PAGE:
Sarah Michelle Gellar, Yuya Ozeki, Bill Pullman, Ryo Ishibasha
Directed by Takashi Shimizu
An American nurse faces a haunting responsible for multiple deaths in a Tokyo house.
Karen (Gellar) is sent to help an elderly woman with dementia when her coworker has been absent from work for two days. She experiences a bad vibe when she finds a little boy shut away in a closet. When she enters the old woman’s bedroom and sees for herself a spirit, Karen reaches to the police and researches the haunting.
The Grudge sets up the viewers for a horror movie with unexplained deaths in the beginning. It’s creepy and dark without going overboard to make it seem fake. The premise of the haunting is explained when a police officer explains how when someone dies, their emotion of hate or anger is left behind. The Grudge uses crosscutting to show the viewers the story of the previous owners of the house who mysteriously disappeared and what is going on in the present day with Karen. By the end of the movie, the haunting feels real, like it could be something that has happened in real life.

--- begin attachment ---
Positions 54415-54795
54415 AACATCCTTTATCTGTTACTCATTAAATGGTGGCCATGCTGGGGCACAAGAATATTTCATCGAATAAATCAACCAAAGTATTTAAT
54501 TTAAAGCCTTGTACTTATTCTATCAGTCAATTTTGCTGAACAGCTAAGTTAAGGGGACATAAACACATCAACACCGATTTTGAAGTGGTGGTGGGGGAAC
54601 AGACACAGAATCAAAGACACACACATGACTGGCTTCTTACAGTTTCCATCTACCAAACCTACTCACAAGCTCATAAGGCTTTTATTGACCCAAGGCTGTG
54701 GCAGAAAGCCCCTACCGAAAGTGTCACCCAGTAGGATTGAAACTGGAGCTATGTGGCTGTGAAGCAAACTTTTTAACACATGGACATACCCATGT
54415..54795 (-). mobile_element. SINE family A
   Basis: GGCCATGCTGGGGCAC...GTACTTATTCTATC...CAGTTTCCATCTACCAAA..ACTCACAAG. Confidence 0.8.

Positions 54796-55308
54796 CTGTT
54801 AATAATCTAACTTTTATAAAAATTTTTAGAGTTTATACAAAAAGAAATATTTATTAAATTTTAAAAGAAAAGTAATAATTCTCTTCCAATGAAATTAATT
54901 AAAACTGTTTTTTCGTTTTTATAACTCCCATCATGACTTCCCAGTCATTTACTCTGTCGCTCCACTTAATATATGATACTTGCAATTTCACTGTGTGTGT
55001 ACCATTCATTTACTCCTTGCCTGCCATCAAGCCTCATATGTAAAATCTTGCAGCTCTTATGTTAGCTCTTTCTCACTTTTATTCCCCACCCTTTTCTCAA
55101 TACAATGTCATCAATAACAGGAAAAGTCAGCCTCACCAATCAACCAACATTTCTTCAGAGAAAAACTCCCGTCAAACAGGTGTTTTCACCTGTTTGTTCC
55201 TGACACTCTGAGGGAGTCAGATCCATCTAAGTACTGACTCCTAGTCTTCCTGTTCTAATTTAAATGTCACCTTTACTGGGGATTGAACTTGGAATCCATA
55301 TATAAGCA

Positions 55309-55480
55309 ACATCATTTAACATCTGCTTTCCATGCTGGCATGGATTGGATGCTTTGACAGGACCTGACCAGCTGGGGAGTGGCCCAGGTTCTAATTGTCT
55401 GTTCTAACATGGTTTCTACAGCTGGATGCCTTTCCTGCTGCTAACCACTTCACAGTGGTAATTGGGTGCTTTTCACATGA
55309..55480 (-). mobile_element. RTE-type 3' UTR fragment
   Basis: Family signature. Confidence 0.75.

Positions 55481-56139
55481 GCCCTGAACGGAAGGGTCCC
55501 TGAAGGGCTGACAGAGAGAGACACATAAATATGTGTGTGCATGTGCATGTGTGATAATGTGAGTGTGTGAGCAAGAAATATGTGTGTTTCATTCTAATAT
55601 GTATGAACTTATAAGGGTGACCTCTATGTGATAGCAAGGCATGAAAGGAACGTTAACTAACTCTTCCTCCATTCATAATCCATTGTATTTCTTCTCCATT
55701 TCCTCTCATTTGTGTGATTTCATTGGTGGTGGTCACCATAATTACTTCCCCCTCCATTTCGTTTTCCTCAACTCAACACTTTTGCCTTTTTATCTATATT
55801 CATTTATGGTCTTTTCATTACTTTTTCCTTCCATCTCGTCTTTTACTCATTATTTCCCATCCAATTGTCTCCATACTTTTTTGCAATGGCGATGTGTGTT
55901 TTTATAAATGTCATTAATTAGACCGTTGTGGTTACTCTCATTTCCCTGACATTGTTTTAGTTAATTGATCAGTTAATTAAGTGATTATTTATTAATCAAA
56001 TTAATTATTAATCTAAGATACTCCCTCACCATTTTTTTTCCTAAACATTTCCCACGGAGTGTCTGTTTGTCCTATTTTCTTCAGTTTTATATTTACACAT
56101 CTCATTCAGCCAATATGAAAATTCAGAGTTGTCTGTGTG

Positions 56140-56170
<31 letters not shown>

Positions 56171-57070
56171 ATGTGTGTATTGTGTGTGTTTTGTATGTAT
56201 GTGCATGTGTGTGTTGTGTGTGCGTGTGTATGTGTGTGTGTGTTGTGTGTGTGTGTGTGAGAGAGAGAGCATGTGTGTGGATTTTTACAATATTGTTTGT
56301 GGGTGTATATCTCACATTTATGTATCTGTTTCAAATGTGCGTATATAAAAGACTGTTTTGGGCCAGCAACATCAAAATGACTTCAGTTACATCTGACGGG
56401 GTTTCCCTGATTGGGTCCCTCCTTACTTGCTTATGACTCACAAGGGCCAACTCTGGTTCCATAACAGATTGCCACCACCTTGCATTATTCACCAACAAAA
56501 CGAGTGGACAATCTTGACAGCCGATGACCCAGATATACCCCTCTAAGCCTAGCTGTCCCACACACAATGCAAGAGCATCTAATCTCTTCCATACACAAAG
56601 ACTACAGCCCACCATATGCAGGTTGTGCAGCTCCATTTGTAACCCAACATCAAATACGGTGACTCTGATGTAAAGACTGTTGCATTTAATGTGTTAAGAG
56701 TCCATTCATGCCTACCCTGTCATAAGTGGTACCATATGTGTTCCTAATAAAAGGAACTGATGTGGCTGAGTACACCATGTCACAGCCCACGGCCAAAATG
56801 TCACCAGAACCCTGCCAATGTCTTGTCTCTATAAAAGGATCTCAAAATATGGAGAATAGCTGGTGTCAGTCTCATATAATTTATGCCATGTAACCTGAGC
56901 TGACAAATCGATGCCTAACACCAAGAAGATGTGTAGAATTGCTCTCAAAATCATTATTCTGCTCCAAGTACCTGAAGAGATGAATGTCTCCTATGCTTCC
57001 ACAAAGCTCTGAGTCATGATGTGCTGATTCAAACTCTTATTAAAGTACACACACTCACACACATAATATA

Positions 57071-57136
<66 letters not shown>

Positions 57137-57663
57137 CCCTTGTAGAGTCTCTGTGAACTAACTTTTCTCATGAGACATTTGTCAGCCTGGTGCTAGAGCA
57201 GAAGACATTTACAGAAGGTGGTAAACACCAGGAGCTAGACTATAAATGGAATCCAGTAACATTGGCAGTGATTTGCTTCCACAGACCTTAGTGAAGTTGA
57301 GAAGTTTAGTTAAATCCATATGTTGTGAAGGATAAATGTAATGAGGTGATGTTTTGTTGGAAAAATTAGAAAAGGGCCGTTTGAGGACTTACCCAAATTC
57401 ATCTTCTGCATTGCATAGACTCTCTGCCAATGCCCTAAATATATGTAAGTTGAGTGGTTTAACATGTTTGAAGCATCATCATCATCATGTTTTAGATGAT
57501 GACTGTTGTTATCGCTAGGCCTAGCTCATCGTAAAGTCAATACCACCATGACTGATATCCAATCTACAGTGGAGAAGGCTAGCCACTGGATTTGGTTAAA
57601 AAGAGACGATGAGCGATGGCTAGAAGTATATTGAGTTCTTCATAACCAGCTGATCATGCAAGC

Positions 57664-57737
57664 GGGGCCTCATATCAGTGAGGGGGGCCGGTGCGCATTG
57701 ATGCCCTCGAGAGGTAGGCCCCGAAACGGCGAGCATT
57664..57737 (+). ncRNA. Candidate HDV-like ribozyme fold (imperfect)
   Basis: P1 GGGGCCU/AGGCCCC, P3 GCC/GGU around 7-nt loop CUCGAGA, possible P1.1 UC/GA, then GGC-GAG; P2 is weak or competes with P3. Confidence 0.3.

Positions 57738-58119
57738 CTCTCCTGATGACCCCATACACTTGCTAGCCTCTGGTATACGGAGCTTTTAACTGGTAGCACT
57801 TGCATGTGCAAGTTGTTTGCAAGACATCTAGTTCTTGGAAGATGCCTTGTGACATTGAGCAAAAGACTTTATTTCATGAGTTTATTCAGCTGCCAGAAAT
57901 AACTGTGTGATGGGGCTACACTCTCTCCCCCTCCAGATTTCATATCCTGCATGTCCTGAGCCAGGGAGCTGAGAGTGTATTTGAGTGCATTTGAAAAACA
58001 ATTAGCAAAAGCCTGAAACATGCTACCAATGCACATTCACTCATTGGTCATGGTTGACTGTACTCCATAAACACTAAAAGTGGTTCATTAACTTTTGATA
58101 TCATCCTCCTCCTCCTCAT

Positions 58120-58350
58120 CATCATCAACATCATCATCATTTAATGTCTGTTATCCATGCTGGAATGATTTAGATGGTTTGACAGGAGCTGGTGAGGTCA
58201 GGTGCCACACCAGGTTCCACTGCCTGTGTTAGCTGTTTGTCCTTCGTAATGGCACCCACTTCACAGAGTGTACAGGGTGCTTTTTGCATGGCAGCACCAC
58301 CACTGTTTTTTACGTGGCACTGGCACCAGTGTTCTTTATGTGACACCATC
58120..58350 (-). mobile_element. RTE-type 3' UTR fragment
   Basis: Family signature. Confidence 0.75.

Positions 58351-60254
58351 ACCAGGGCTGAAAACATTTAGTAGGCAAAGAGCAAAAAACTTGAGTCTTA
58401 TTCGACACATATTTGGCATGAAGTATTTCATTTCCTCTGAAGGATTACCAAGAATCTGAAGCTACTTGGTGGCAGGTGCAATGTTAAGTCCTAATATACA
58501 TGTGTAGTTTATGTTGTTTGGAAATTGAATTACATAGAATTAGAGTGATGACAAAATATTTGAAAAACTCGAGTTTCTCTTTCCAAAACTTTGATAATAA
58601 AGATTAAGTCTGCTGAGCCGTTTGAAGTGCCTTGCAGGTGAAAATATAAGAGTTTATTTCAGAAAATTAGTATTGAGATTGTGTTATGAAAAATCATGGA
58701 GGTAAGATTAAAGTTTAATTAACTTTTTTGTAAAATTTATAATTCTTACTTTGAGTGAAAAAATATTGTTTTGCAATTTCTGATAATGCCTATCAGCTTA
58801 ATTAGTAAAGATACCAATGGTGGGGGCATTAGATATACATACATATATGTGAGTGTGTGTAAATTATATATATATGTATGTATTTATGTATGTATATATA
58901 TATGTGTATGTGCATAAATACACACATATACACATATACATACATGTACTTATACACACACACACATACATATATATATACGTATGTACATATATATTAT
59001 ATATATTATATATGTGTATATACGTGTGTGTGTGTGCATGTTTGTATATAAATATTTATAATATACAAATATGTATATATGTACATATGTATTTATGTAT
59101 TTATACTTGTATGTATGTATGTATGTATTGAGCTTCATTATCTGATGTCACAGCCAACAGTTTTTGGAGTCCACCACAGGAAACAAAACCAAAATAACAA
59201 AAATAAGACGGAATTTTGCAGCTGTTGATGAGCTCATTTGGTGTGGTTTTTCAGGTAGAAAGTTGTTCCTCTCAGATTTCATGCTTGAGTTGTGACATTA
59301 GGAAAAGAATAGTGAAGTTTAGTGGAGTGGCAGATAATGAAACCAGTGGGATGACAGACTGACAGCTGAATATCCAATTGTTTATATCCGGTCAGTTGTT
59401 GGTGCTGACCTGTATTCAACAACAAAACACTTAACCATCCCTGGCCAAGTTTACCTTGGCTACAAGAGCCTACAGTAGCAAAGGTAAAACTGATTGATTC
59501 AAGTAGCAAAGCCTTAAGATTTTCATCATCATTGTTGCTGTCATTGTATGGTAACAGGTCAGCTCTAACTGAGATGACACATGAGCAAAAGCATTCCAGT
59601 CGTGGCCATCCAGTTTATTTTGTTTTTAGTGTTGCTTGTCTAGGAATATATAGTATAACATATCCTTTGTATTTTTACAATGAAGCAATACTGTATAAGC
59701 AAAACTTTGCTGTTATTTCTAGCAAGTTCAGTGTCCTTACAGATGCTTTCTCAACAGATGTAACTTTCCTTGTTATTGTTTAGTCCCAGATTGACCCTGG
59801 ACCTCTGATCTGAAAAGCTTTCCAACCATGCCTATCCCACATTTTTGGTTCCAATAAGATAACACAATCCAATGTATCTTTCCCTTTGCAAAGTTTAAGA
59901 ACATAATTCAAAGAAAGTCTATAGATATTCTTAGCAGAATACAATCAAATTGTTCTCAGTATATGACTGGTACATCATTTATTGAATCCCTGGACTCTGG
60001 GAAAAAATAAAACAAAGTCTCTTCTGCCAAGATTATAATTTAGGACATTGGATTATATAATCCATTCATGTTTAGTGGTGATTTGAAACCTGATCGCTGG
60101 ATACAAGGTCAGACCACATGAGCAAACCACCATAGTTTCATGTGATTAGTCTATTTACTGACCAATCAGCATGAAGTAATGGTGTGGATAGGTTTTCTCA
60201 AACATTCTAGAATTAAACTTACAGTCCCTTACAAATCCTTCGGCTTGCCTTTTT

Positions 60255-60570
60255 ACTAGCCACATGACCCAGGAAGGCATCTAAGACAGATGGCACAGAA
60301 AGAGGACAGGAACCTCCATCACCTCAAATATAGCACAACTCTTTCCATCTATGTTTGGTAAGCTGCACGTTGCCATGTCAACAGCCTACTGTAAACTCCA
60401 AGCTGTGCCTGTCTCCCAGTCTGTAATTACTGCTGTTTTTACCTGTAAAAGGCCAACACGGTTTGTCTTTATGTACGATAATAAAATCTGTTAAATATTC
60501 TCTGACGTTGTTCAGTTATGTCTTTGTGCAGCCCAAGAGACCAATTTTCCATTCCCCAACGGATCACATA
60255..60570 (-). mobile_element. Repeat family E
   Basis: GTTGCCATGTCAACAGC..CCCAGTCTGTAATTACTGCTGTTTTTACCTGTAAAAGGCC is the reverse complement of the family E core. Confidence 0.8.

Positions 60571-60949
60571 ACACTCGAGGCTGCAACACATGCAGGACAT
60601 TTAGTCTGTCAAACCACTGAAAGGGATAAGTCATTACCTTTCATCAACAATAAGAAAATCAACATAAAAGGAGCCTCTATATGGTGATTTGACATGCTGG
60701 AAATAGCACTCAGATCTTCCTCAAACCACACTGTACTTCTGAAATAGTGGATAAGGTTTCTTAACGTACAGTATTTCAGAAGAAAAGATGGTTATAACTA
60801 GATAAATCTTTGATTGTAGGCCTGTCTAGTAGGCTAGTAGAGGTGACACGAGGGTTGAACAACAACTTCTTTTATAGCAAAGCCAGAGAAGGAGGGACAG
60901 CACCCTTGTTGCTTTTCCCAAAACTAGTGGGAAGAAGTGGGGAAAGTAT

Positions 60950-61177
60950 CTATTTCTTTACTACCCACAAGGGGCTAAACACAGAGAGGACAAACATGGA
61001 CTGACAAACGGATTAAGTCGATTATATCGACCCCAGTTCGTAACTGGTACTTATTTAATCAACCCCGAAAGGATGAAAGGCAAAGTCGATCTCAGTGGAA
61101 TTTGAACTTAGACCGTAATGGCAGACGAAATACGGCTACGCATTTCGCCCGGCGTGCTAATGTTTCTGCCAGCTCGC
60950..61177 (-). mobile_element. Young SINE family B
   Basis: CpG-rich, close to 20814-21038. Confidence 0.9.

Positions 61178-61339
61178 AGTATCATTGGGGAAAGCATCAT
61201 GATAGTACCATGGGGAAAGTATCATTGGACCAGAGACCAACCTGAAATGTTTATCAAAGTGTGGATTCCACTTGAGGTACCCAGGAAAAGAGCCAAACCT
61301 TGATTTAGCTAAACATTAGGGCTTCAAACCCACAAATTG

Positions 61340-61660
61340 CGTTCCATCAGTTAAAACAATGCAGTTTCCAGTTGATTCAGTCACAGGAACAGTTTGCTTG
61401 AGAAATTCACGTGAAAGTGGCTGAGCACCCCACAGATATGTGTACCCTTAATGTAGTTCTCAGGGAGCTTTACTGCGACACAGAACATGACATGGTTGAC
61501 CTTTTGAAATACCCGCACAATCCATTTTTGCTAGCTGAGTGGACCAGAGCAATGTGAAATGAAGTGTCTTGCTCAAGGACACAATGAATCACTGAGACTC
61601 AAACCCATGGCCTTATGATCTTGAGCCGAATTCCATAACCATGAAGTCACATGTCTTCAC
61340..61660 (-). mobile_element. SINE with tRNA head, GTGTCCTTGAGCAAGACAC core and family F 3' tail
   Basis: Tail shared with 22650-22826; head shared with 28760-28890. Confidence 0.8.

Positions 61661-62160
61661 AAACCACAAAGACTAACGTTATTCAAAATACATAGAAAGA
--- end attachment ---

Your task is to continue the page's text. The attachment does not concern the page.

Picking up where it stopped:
There’s a specific sound in The Grudge that builds tension as the spirit gets closer and closer to its subject. It’s a type of sound made in the back of the throat, that sometimes kids do just because it can be annoying or fun. If you want to hear it, click here, but be warned it can be spooky if you remember the movie.
This movie was based on the Japanese movie Jo-on: the Grudge which might be scarier because it’s the original. Between the long black hair, powdered white faces and black eyes, the spirits won’t leave your mind alone when the movie is over. The build up of suspense will induce hands covering the eyes for most of this movie.